Heroin addiction is devastating people young and old, destroying family unity and its criminal collateral effects continue to make police blotter news, Mr. Martin said.

“We’re talking about crime. I believe that people are going to be held up for five bucks, shot in their cars for $5, and for loose change,” said Mr. Martin. “There is a thing called dope sickness; it comes over the heroin addict and they can’t think of anything else but solving that problem. They’ll let their babies starve. They are so concerned about dope sickness, it completely takes over their brain. That’s why they steal. That’s why the petty crimes have gone up.”

Mr. Martin can speak to the horror of addiction from experience. He’s a recovering addict.

“I was opiates and alcohol,” said Mr. Martin. “I’ve been clean 6 1/2 years. I’ve learned it the hard way.”

Having traveled the road to recovery as a resident of the Oxford House program in Lewes, Mr. Martin now devotes his energy to helping others who have fallen into that addiction abyss. He has opened 23 three-quarter houses statewide and runs the ACE (Acceptance Change Empowerment) Peer Resource Center, located near the Stein Highway railroad bridge in Seaford.

“We’re a drop-in center, no appointment necessary. We’re very hands-on. We have a peer committee and we’re all a bunch of knuckleheads, but we’re not knuckleheads anymore. We used to be knuckleheads, me included.”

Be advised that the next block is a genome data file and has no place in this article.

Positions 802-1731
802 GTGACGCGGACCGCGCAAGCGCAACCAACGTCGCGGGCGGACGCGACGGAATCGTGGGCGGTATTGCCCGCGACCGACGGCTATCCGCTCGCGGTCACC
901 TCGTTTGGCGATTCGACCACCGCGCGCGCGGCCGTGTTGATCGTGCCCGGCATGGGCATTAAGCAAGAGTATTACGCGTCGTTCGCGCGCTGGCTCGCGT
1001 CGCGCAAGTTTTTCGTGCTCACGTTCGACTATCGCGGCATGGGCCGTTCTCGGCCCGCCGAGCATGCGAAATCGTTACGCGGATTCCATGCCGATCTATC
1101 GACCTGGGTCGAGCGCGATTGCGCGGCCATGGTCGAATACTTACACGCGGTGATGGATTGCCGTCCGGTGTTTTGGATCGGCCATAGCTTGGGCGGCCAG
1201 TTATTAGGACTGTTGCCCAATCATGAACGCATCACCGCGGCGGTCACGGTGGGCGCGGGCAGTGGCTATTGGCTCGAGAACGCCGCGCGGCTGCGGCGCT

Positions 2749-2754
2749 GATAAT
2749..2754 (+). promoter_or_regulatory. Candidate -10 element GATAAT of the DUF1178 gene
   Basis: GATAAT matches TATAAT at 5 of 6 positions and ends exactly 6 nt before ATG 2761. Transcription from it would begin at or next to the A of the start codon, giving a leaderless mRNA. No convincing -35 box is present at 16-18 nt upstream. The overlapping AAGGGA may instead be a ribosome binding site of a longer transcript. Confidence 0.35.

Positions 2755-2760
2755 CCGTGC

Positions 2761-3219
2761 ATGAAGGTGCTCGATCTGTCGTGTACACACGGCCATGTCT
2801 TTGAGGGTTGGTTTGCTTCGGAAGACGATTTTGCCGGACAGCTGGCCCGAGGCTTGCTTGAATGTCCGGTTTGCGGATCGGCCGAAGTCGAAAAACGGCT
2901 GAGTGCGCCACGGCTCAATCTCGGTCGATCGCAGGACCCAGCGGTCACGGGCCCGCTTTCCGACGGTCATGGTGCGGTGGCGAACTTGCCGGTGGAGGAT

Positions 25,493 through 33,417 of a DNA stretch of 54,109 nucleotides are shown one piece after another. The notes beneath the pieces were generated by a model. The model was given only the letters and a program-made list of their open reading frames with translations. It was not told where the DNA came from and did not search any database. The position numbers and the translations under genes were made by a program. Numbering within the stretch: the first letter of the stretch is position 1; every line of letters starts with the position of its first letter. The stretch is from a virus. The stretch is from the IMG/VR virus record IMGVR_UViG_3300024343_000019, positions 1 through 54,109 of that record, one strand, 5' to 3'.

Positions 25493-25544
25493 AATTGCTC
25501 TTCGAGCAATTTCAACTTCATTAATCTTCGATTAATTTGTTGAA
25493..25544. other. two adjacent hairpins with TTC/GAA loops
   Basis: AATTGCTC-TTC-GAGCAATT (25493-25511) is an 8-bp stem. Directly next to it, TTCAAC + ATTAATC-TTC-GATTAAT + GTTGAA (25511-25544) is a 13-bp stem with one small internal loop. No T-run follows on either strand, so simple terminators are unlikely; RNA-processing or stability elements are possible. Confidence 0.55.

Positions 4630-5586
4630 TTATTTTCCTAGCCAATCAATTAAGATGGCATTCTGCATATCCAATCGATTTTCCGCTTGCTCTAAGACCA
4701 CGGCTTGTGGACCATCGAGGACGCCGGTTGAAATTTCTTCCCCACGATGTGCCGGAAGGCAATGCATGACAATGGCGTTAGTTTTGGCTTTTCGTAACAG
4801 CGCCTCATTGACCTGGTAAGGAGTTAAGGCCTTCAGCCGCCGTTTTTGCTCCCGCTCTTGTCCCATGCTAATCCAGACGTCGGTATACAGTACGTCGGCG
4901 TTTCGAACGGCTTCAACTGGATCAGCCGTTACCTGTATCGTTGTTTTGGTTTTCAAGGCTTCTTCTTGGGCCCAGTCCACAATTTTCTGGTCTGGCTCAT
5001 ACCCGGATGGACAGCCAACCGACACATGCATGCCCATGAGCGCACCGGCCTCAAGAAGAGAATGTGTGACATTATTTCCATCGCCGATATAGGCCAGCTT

His 23rd three-quarter house is located on that property.

SCAPC has had a presence in Western Sussex for about four years.

Seeds to re-energize the coalition were planted through Heroin Alert, a program presented by Marie Allen, whose daughter died from a heroin overdose, and friendships and connections born at Shift Destiny, a unified faith-based collaboration held last September geared to heal the pain and suffering of hunger, homelessness and drugs – particularly heroin addiction. Pastor Southern spoke at the Shift Destiny about his battle with drug/alcohol addiction.

SCAPC plans to meet the first Tuesday of every month at the Stein Highway Church of God’s Lighted Pathway.

Each month, the meeting will spotlight an organization or agency. The May 5 meeting (10 a.m.) will showcase the Stevenson House, with law enforcement on the agenda for SCAPC’s June meeting.

Meetings are open to the public.

“Anyone that has been impacted by drugs – it doesn’t have to be heroin, but that’s our biggest problem – and anyone that is providing services,” said Mr. Martin.

“What we really need is more involvement from the schools and school boards, in my opinion,” Pastor Southern said. “And I think we really need some of the leadership in the community to step to the plate and put a face on some of this stuff, whether it be through legislation or through towns that are willing to step to the plate. Even the County, the County Council could do that.”